Charles I

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Charles I,

1288–1342, king of Hungary (1308–42), founder of the AngevinAngevin
[Fr.,=of Anjou], name of two medieval dynasties originating in France. The first ruled over parts of France and over Jerusalem and England; the second ruled over parts of France and over Naples, Hungary, and Poland, with a claim to Jerusalem.
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 dynasty in Hungary; grandson of Charles IICharles II
(Charles the Lame), 1248–1309, king of Naples (1285–1309), count of Anjou and Provence, son and successor of Charles I. In the war of the Sicilian Vespers between Charles I and Peter III of Aragón for possession of Sicily, Charles was captured
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 of Naples, who had married a daughter of Stephen VStephen V,
1239–72, king of Hungary (1270–72), son and successor of Bela IV. As a child he was named duke of Transylvania, and in 1259 he was made duke of Styria.
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 of Hungary. On the death (1301) of Andrew III, last of the Arpad dynasty, Charles was the candidate of Pope Boniface VIII for the crown of St. Stephen, but the Hungarians elected Wenceslaus IIIWenceslaus III,
c.1289–1306, king of Bohemia (1305–6) and of Hungary (1301–5), son and successor of Wenceslaus II. On the death of Andrew III of Hungary, last of the Arpad dynasty, he was elected (1301) king of Hungary.
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 of Bohemia; in 1308 the Hungarian diet at last chose Charles, who was crowned in 1310. He reorganized the army on a feudal basis, using the nobility for its personnel, and taxed the bourgeoisie. Silver and gold mines became state monopolies, and in 1338 gold became the accepted currency. He encouraged trade and increased the privileges of the cities. He married his second son to Joanna I of Naples and took as his second wife Elizabeth, daughter of King Ladislaus I of Poland. In 1339 he secured the succession to Casimir III of Poland for his eldest son, later Louis I of Hungary.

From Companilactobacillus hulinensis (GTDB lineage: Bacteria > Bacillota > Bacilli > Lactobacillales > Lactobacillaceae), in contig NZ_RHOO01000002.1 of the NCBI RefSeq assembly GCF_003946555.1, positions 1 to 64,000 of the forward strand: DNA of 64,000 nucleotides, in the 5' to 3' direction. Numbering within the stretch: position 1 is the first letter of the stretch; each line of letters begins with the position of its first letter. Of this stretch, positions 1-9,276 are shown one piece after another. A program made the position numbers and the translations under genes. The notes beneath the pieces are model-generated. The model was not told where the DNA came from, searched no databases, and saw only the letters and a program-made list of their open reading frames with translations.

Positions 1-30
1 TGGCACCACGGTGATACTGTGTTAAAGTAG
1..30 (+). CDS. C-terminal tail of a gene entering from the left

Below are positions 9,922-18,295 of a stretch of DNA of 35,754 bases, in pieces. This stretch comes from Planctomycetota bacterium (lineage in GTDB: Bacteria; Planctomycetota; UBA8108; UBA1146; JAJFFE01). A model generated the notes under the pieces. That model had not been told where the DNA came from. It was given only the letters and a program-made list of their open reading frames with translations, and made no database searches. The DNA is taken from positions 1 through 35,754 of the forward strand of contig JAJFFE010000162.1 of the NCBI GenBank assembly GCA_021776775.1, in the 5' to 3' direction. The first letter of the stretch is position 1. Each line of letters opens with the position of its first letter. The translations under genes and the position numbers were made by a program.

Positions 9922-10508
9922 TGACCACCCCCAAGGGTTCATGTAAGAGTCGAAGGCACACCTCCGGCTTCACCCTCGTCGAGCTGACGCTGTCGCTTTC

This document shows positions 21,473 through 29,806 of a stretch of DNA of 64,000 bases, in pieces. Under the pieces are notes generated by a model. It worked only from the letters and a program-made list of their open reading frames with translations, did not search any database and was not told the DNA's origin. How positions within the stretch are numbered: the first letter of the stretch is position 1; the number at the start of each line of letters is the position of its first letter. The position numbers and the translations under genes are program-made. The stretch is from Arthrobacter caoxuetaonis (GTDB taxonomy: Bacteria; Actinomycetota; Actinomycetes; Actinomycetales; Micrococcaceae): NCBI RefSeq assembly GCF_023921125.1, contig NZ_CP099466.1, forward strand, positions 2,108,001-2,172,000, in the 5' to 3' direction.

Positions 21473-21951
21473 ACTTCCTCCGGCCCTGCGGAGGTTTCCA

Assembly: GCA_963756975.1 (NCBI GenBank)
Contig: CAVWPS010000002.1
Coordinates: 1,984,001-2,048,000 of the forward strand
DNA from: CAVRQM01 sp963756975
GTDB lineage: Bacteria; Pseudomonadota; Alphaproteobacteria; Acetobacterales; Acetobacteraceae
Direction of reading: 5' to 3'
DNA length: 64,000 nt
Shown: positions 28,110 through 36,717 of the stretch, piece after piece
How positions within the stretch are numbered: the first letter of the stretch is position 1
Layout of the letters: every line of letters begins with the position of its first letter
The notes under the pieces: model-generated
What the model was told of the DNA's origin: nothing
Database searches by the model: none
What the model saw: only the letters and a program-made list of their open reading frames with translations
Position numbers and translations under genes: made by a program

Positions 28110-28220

Charles I,

1863–1908, king of Portugal (1889–1908), son and successor of Louis I. A cultured man, learned in language and oceanography, Charles had little opportunity to display his administrative talents in a reign beset by political stagnation and financial troubles. Portuguese and British ambitions clashed over Africa, and in 1890, Great Britain issued an ultimatum demanding that the Portuguese cease attempts to expand their African empire. The Portuguese complied, but the issue raised strong feeling against Charles's rule. Financial affairs grew worse, and Germany sought to obtain part of the Portuguese African empire. After a revolt in 1906, Charles empowered João Franco, head of the Regenerator (conservative) party, to establish a dictatorial government. This provoked another revolt in 1908, in the course of which Charles and his eldest son were assassinated in a public square in Lisbon. Charles's second son, Manuel IIManuel II,
1889–1932, king of Portugal (1908–10), second son of Charles I. He succeeded to the throne after the assassination of his father and elder brother, but in Oct., 1910, a revolution dethroned Manuel and established a republic.
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, succeeded to the throne.

Charles I

and

Charles II,

kings of Romania: see Carol ICarol I,
1839–1914, prince (1866–81) and first king (1881–1914) of Romania, of the house of Hohenzollern-Sigmaringen. He is also called Charles I. A Prussian officer, he was elected to succeed the deposed Alexander John Cuza as prince of Romania.
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 and Carol IICarol II,
1893–1953, king of Romania, son of King Ferdinand and Queen Marie. While crown prince, he contracted a morganatic marriage with Zizi Labrino but divorced her to marry (1921) Princess Helen of Greece.
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.

Charles I,

king of Spain: see Charles VCharles V,
1500–1558, Holy Roman emperor (1519–58) and, as Charles I, king of Spain (1516–56); son of Philip I and Joanna of Castile, grandson of Ferdinand II of Aragón, Isabella of Castile, Holy Roman Emperor Maximilian I, and Mary of Burgundy.
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, Holy Roman emperor.

Charles I,